Bottles for determination of TOC and HAAs were trans-
ported to the laboratory in a container that maintained
water temperature at 4˚C prior to analysis. A surrogate
standard (10 mg/l, 2, 3 dibromobutanioc acid in methyl-
tert-butyl-ether (MTBE), HPLC grade) was added to
Copyright © 2011 SciRes. AJAC
Copyright © 2011 SciRes. AJAC
sample to monitor method performance. A commercial
(Silicabond SAX) was used as SPE sorben t. Disposable 3
ml SPE cartridges with 300 mg sorbent were employed.
Cartridges were activated and conditioned prior to use
using 10 ml methanol, followed by 10 ml deionised wa-
ter. Once activated, 50 ml of sample solution was passed
through the SPE cartridge without a vacuum system.
HAAs retained were eluted with 3 ml of 10% H2SO4/
MeOH solution. After methylation, 7 ml of Na2SO4 solu-
tion was added to increase the extraction efficiency. The
methyl tertbutyl-ether (MTBE) extracted samples were
placed in amber vial prior to GC-MS analysis. The pH of
water was measured by using an electron pH meter
(Corning 320, Hanning Instruments). Turbidity was
measured with a HACH turbidimeter (2100N model).
Total organic carbon (TOC) was analyzed using TOC
analyzer (Aurora model 1030, O.I analytical)
3. Results and Discussion
3.1. Occurrence of HAAs within the Plant and
Sungai Semenyih Catchment Area
The concentration of HAAs was monitored throughout
the treatment process at one treatment plant inclusive of
different treatment steps. The selected plant, Semenyih
water treatment plant (SWTP), located at Putrajaya. Ma-
laysia has complete treatment process comprising four
steps: raw water subjected to storage, coagulation/floc-
culation, settlement, sand filtration, chlorination and fi-
nally supplied to consumers through service reservoirs.
The mean level of HAAs obtained is given in Figure 1
i.e. the levels of DCAA and TCAA slightly increased
from treated water to service reservoir. This is due to
further reaction of residual chlorine with the HAAs pre-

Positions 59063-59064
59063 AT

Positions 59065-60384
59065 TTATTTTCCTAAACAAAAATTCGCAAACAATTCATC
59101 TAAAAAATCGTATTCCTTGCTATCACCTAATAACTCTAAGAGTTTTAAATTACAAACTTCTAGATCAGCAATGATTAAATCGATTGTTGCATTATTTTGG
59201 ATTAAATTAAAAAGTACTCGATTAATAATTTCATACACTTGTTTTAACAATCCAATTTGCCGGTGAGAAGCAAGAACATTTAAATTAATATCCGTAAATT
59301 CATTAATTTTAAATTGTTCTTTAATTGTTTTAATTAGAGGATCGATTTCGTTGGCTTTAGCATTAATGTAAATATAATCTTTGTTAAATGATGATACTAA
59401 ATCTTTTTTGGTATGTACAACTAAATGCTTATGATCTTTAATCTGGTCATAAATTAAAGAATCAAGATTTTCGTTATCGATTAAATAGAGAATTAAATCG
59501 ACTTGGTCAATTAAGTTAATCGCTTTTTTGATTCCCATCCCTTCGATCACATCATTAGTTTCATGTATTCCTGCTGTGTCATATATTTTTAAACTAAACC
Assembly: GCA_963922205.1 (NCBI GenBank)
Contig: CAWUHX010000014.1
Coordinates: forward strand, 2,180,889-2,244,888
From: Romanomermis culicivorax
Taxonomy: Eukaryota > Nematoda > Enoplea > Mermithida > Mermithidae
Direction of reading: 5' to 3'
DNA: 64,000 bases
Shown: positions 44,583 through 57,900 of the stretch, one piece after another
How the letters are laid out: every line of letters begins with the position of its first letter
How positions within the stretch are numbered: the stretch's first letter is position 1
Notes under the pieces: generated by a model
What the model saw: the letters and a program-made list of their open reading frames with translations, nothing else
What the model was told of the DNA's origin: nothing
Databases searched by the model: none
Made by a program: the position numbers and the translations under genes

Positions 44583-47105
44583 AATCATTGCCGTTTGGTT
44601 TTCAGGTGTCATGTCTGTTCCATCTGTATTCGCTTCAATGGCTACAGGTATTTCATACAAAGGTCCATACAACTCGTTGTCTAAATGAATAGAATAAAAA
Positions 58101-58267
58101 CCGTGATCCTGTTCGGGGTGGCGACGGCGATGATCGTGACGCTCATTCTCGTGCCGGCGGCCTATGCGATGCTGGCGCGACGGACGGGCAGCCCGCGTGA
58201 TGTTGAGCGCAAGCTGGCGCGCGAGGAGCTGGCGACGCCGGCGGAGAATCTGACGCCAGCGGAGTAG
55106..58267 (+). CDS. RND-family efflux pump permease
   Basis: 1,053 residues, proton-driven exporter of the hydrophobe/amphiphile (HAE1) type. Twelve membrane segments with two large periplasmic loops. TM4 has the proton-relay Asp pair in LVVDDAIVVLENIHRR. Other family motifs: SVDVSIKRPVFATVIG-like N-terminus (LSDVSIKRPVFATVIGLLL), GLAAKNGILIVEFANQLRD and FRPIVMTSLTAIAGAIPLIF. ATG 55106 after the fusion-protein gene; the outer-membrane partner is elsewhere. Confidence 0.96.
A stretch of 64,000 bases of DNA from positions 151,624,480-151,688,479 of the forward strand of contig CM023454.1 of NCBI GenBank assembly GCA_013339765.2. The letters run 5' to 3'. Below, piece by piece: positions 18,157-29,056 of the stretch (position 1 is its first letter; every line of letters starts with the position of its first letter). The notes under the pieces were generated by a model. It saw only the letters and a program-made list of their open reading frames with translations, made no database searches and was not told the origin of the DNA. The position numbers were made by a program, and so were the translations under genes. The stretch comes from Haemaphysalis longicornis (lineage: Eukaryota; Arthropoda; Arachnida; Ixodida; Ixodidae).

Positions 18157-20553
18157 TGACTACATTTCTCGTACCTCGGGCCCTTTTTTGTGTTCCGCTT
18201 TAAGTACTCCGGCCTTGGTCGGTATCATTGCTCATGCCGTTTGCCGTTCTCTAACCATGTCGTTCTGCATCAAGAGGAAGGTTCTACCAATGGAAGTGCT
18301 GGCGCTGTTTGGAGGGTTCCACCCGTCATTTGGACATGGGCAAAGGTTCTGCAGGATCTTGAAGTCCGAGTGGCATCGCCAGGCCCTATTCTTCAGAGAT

cursors. After chlorination, lime is introduced in the fil-
tered water and that leads to increase in pH which results
in an increase in DCAA and a decrease in TCAA. As
high pH causes the degradation of TCAA into DCAA,
the reservoir water contains high DCAA rather than
TCAA. The high formation potential of TCAA and
DCAA level was found irrespective of treated water in
the service reservoir due to contact time with the residual
chlorine. The HAAs concentration depends on both the
level of chlorination an d the quality of the water sample.
For this treatment plant, DCAA and TCAA was two en-
riched species of disinfection was found and mixed
halogenated molecules were also observed. In addition to
their occurrence in drinking water, HAAs have also been
observed in swimming pool water and surface waters
[14]. The sources of HAAs in surface waters include
wastewater discharges and the deposition of HAAs
formed in the upper atmosphere from degradation of
chlorinated solven ts [14].
The volatile organochlorines are considered to be one
of the main sources of HAAs in the environment [15].
These organochlorine compounds have been found to be
of either anthropogenic origin, emanating from volca-
noes and oceans or occurring naturally in some plants
and soil fungi. As such, HAAs are distributed in the
various environmental compartments like the hydro-
sphere, air, biosphere and soil. Chemical and pharmaceu-
tical manufacturing processes like the bleaching of wood
pulp by paper mill and cooling water are yet other
Figure 1. Variations of HAAs according to the various treatment stages within the Sungai Semenyih water treatment plant
Copyright © 2011 SciRes. AJAC
sources of HAAs in the environment [16]. The presence
of HAAs in raw or un-treated water is understandable
due to the fact that HAAs are distributed all around the
world in lakes, groundwater, surface water, seawater and
soil [17-18] and their production has been attributed to
both anthropogenic and natural activities. Research con-
ducted in Japan [18] has shown the presence of haloace-
tic acids in coastal seawater. The occurrence and mass
fluxes of MCA, DCA, and TCA were assessed on a re-
gional scale over Switzerland, based on more than 1000
concentration measurements in rain and snow, surface
water, groundwater, and wastewater. Among different
precipitation events, the measured concentrations varied
significantly from < 7100 - 11 ng/l. However, no statis-
tically different average haloacetic acid (HAA) concen-